He actually wanted that shit in the script!  

The urge to appear of your time or (and this expression makes me cringe in its contemporary context) “relevant” is understandable, but little ages a film more.

I remember the excitement that surrounded the explosion of digital effects films in the 1990s.  Some hold up pretty well (Jurassic Park, Men In Black) others (Mortal Kombat, Jumanji) not so much.

The studio and Peters seemed intent on force-feeding a lot of late 90s action tropes into the film, including (I kid you not) making Superman have a kung fu fight with half a dozen ninjas.

  1.  Nicolas Cage would have been to Superman what Michael Keaton was to Batman.

Val Kilmer was (and is) a damned fine actor and he looks fantastic in the suit in Batman Forever, but he tends to be the Batman that history forgets (George Clooney is remembered only because of the huge swathes of wasted talent his avuncular but bland Batman represents.  Likewise Brandon Routh is an incredibly likeable screen presence and it’s wonderful to see that he retains a great deal of fan love despite the divisive reputation of Superman Returns.  Nonetheless, his Superman is one that history doesn’t seem to remember fondly, if it’s remembered at all.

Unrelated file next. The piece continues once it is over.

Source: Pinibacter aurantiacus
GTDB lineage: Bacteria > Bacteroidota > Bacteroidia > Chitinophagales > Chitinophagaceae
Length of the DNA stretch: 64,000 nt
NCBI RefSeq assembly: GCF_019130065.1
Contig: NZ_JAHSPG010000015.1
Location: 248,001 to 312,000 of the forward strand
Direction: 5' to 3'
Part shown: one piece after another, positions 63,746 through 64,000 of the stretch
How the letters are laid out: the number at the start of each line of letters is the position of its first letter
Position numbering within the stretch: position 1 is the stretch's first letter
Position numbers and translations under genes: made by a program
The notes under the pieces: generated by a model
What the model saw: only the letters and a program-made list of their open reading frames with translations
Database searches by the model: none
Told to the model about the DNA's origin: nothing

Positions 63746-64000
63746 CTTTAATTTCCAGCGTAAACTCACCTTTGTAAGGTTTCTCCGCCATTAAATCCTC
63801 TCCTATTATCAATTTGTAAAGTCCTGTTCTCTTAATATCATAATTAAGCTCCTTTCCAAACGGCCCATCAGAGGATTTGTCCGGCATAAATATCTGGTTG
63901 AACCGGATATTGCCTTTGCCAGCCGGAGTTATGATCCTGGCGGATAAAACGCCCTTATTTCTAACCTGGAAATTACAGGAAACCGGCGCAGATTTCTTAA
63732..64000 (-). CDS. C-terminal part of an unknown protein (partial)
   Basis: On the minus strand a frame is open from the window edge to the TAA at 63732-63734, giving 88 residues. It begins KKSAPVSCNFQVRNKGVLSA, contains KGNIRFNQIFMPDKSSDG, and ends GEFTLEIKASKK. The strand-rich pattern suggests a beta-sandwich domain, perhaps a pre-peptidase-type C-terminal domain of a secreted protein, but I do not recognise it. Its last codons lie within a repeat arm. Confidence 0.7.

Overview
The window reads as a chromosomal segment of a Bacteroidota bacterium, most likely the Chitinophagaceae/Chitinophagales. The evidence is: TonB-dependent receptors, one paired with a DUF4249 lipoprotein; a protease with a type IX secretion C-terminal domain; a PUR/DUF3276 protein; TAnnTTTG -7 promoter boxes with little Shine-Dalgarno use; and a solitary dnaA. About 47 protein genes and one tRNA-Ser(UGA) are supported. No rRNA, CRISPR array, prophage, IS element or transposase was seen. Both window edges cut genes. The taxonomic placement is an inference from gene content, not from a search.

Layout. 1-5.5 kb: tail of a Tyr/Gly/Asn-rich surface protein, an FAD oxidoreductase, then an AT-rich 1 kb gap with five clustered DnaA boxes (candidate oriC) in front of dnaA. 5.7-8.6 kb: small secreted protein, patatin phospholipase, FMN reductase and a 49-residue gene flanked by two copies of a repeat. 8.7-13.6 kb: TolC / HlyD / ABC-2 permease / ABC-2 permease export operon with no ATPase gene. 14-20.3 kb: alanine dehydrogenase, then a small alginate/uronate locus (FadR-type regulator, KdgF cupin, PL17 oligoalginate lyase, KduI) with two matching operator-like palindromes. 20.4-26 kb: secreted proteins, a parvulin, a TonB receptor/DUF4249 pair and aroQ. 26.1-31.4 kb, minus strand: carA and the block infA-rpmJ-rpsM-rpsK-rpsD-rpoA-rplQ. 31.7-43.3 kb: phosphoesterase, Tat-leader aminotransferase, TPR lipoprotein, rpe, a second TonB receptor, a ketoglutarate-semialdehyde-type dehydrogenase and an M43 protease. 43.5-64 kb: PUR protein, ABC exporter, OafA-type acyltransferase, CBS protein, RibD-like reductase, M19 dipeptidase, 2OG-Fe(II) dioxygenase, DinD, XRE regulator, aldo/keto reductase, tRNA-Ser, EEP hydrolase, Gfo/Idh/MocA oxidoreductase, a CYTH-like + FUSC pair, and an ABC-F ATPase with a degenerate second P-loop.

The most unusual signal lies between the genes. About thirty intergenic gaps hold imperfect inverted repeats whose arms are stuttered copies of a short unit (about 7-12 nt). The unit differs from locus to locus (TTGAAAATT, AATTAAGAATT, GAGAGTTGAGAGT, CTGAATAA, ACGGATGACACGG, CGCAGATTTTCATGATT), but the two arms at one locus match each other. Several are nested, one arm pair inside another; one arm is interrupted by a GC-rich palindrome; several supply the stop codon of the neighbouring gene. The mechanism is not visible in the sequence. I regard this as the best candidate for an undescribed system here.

The reason that Keaton’s Dark Knight is so well remembered and, indeed regarded as definitive by some fans is because he had an artistic angle on the material.  He had a take that elevated the performance beyond what was in the text.